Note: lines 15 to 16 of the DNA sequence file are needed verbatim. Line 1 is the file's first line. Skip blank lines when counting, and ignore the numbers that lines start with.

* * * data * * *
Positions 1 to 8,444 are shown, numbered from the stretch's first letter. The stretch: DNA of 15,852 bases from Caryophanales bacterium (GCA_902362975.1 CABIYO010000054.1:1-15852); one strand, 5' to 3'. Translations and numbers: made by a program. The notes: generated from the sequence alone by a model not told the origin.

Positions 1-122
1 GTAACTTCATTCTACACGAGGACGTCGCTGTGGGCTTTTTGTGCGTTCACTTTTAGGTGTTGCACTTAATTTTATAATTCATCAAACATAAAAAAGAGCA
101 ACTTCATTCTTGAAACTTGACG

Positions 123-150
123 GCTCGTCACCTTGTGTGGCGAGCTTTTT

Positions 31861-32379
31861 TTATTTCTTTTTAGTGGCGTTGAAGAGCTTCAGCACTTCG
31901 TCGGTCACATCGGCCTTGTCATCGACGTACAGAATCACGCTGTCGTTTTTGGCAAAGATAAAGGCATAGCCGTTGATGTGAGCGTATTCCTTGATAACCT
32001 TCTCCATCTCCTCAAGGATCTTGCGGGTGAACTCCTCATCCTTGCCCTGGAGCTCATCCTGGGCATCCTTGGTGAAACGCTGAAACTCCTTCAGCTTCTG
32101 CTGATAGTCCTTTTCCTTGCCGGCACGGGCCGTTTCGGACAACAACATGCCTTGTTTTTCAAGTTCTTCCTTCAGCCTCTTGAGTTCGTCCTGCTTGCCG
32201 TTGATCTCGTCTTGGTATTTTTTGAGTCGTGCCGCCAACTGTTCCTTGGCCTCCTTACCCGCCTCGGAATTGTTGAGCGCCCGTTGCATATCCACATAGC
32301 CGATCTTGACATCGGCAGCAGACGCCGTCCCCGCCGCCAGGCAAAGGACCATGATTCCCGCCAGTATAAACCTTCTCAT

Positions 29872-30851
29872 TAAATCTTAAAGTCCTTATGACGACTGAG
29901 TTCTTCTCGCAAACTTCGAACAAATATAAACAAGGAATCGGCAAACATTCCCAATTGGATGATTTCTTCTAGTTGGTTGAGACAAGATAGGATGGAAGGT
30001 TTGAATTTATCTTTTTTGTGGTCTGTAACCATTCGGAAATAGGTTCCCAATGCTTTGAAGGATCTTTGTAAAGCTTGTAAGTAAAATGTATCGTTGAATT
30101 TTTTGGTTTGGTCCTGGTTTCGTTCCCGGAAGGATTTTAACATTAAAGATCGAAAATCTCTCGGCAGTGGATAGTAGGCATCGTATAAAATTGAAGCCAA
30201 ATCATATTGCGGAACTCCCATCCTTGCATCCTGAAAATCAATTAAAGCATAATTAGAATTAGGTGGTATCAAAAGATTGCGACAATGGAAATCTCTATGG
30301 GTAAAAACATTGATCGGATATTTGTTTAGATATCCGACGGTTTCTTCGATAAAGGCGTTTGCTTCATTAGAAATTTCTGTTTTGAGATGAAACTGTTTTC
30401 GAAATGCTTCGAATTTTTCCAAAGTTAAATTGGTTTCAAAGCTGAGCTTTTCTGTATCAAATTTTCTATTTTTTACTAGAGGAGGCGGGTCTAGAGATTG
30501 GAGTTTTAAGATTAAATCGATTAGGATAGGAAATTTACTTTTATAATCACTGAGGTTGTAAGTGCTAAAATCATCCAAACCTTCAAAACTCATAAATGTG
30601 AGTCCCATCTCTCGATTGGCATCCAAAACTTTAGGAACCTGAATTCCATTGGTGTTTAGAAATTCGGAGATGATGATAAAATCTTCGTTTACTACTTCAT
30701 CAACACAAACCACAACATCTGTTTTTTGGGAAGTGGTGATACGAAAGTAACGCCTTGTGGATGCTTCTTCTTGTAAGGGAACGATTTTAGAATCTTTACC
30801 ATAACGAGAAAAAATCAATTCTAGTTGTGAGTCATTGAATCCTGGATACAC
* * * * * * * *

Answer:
29872 TAAATCTTAAAGTCCTTATGACGACTGAG
29901 TTCTTCTCGCAAACTTCGAACAAATATAAACAAGGAATCGGCAAACATTCCCAATTGGATGATTTCTTCTAGTTGGTTGAGACAAGATAGGATGGAAGGT